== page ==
Bergamo: Cimitero Monumentale

Today was yet another sunny day in Italy. So, I pulled up Google Maps and located the nearest large green space to our apartment in Bergamo. It turned out to be a cemetery. No problem! Nothing like a good cemetery stroll on a beautiful day.

Truly monumental!
Truly monumental! Underneath this building are vast “columbari” or catacombs.

The Cimitero Monumentale was completed in 1912 in order to merge three previous town cemeteries, according to the only source I could find online, the intriguing It is laid out like a park, and in fact there were quite a few people strolling around there when I visited.

Just some Alpine foothills in the background.
Just some Alpine foothills in the background.

There are a remarkably variety of styles in the cemetery, from Art Nouveau to Art Deco, to ultramodern and even Brutalist.

A Bassano. One of my folks, perhaps?
It doesn’t really lean over like this, just something weird my camera did.
Art Deco, I’d say, complete with an Egyptian mummy!
Very stylish Art Deco mausoleum.
I’m going with Brutalist.

Most of the graves are for family groups, and many have have photos on them.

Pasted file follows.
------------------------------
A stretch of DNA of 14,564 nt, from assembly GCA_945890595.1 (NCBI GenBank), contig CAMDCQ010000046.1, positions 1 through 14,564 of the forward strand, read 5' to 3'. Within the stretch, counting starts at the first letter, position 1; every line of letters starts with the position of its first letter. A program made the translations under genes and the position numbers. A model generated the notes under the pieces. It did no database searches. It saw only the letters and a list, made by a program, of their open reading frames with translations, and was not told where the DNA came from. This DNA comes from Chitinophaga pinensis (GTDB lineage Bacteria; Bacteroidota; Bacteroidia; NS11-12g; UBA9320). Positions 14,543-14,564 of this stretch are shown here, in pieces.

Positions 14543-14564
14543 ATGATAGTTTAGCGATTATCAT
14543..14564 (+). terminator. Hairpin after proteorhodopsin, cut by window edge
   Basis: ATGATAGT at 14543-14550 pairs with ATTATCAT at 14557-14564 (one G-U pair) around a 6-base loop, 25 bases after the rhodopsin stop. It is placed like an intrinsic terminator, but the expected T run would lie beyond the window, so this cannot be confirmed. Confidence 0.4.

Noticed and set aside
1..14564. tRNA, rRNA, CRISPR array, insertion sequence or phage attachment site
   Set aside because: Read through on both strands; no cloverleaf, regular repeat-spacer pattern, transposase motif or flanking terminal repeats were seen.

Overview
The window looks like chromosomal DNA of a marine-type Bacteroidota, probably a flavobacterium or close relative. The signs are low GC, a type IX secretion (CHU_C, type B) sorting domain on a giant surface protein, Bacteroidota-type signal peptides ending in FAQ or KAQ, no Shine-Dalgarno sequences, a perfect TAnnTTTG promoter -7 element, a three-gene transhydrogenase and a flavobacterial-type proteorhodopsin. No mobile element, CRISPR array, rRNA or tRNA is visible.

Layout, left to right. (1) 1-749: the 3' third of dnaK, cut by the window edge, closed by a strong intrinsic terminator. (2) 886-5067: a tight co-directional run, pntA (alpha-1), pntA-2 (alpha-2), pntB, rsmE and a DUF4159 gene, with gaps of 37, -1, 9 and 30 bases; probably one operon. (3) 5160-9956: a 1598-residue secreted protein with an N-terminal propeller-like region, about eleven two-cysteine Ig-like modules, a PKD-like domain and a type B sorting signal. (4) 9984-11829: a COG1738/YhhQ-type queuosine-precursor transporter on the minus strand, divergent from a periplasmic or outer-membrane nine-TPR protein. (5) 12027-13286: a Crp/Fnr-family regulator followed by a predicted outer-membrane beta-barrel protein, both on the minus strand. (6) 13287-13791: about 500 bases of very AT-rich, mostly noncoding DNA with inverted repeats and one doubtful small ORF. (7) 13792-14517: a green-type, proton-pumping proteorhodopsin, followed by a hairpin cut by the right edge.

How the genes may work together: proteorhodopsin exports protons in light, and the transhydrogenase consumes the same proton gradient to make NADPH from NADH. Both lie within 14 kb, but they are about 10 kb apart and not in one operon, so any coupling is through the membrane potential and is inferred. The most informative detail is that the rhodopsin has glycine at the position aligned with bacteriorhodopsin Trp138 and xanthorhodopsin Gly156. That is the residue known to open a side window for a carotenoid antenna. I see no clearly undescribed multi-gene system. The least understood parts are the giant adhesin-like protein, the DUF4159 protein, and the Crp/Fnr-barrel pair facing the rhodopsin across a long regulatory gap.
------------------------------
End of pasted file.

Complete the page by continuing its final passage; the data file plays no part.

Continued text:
An entire family is buried here.
A very Italian turn-of-the-century couple.

Photos are just one way the graves are highly personalized. Many have trees, bushes or flowers planted on them, and nearly all have been decorated in some way, with knick-knacks, artificial flowers, candles, etc.

Two olive trees are planted behind this headstone, and a carpet of thyme (?) is growing on top.
Honestly, this seems pretty creepy to me, but it is very personalized, I’ll say that much.
A pretty statue in front of the above-ground columbarium.
Another nice one, also decorated with flowers.
Rows and rows of these wall tombs, nearly all decorated in some way, and lit with electric candles.
They really are rather nice.
This above-ground tomb is decorated with peacocks.
A monastic cemetery–section reserved for monks and priests–has rows of identical tombstones.
The childrens’ section has rows of tiny tombstones. I noticed that many of these children died between 1940-1945.
One last photo on the way out.

I don’t think I have ever regretted visiting an old cemetery in Europe. They really are fascinating–and not at all depressing, especially in the Italian winter sun.


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